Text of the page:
So to that extent the box is a great way not only to quench your thirst but also expand your wine horizons.  Finding and tasting new varietals from new regions is one of my favorite parts of the lifelong wine journey.

    Costco’s price is $49.99 which equates to around $4 per each half bottle.  Not bad at all.

    While we found the wines to be interesting and a nice assortment, the size of the bottles also offers a ton of convenience.  We noted this with the Advent Calendars, how sometimes you just want to share a glass of white while cooking, or a glass of rosé on a whim.  Here’s an easy way to do it without opening a whole bottle.

    Plus they fit great in coolers where the longer necks on regular sized wine bottles can protrude. So I think you get a lot here for only $50.

    As we like to do with these box sets, we pulled four random bottles to sample, resulting in two reds, a white and a rosé.  We are just sharing some notes to give you an idea of our impressions. 

    The overall takeaway is that these wines clearly hit the mark for “summer wines.”  They were light, crisp and refreshing, even the reds that in their youth were inviting in the Atlanta heat. So let’s get into the box.

    2020 Ceu do Norte Rosé

    This is a rosé from Portugal consisting of the unique varietals we mentioned above: 80% Aragonez, 20% Castelao.  The wine is pale copper in the glass with light red berry fruit; nice strawberry and cherry flavor; light and super crisp. Alc. 11.5%.  This one is summer in a bottle.

    2020 El Campeon Macabeo

    Macabeo is a tasty varietal you don’t see enough of. Often times you can find it from Rioja at the big box wine shops.  This one is medium straw in color, with a floral nose, a little stone fruit; peach, nectarine and green apple flavors.  Again, super crisp and light.  11% alc.  A fun summer sipper.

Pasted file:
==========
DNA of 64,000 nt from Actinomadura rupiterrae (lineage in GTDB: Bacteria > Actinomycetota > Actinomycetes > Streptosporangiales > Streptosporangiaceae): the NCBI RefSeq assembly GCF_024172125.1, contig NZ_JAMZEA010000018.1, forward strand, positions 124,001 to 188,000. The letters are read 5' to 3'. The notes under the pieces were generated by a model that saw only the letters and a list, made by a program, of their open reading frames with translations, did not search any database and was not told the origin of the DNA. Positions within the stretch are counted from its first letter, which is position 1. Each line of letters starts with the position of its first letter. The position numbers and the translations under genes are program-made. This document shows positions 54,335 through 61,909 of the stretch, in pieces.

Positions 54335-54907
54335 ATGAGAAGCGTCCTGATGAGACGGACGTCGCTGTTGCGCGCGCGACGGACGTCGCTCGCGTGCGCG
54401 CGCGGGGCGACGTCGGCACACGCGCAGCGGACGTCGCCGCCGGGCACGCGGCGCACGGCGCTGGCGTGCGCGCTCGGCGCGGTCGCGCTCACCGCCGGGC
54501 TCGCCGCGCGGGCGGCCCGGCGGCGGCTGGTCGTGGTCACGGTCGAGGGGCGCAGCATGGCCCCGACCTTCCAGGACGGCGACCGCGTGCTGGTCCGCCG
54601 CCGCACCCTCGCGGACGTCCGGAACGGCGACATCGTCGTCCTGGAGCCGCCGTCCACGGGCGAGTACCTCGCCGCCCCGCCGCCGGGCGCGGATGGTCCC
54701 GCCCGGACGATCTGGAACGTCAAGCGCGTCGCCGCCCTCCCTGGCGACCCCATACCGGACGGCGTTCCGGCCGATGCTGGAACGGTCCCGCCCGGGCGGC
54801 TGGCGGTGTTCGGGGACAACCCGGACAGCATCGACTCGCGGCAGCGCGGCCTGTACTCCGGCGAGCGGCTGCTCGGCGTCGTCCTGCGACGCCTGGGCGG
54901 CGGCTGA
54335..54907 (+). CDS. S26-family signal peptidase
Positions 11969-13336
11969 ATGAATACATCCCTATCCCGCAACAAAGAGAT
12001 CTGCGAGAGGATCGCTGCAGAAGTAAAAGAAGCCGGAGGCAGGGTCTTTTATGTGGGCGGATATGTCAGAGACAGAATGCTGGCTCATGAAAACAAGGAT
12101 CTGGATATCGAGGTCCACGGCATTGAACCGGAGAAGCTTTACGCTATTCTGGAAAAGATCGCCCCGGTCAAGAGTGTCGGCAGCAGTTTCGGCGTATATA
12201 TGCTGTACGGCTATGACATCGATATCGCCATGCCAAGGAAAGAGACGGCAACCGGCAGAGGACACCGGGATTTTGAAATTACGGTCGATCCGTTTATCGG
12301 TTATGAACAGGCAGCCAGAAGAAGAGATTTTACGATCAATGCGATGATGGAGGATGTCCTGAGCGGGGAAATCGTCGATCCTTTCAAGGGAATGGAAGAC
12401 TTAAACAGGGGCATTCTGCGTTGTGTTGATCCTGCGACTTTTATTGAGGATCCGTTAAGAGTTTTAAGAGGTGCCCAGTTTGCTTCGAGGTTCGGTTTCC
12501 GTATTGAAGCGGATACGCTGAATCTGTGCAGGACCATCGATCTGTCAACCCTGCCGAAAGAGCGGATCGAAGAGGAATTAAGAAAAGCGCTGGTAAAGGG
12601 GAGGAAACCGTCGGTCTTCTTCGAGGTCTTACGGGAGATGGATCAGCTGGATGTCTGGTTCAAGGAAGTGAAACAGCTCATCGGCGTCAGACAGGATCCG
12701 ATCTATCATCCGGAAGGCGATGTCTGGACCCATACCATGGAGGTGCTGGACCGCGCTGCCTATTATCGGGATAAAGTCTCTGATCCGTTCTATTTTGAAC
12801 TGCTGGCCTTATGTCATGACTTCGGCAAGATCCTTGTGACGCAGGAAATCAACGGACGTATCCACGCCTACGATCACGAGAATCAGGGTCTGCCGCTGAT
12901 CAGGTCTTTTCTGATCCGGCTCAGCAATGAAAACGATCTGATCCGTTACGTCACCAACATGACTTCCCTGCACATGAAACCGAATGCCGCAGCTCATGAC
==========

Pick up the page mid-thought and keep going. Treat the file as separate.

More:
2020 Crush Red Blend Portugal

    This Portuguese red blend is pale ruby in the glass with a spicy, earthy nose; nice aromatics; mostly dark fruit, some spicy black cherry and some pepper into the finish.  A good little wine; 13% alc.

    2020 Birds on a Wire Sangiovese

    Here’s an Italian Sangiovese that’s pale purple on the pour; super dry throughout, medium body with red fruit.  This wine is young and juicy, and would make a great pizza or BBQ bottle.  12.5% alc.

    Since it’s the middle of June it’s almost the perfect time to pick one of these up to cool you off this summer.  We’re looking forward to trying the rest of the bottles.  Our first impression is that the box is a great assortment, some interesting picks and a nice mix of varietals.  And the price is right at around $4/bottle.

    Enjoy, and if you have any favorites from the box, please share in the comments below.

    CostcoWine item number: 1426807

    This wine was received as a sample for the purpose of writing this review. All reviews are written at the discretion of the individual reviewer. Opinions of the reviewer do not necessarily reflect those of CostcoWineBlog.com as a whole, and reviewers are not paid for their reviews by wineries or their affiliated distributors. We at CostcoWineBlog.com believe that wine preferences and opinions are often subjective and highly individualistic. Our scores are based on our individual perception of a wine and how well it reflects the area in which the grapes are grown, the expression of the grapes, and also the quality of the finished product. We remind readers that we are 100% independent of Costco Wholesale Corporation, and are simply of a group of Costco wine fans looking to try new wines and share our favorites with this community.